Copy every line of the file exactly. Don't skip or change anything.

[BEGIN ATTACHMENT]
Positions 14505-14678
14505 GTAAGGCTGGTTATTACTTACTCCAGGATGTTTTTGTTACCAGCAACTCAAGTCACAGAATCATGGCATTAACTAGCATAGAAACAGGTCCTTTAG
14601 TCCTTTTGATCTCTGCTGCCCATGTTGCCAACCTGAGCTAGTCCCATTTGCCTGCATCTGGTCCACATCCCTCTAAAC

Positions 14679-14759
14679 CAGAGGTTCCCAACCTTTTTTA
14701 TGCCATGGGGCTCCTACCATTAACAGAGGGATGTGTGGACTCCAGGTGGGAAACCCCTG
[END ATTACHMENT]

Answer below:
Positions 14505-14678
14505 GTAAGGCTGGTTATTACTTACTCCAGGATGTTTTTGTTACCAGCAACTCAAGTCACAGAATCATGGCATTAACTAGCATAGAAACAGGTCCTTTAG
14601 TCCTTTTGATCTCTGCTGCCCATGTTGCCAACCTGAGCTAGTCCCATTTGCCTGCATCTGGTCCACATCCCTCTAAAC

Positions 14679-14759
14679 CAGAGGTTCCCAACCTTTTTTA
14701 TGCCATGGGGCTCCTACCATTAACAGAGGGATGTGTGGACTCCAGGTGGGAAACCCCTG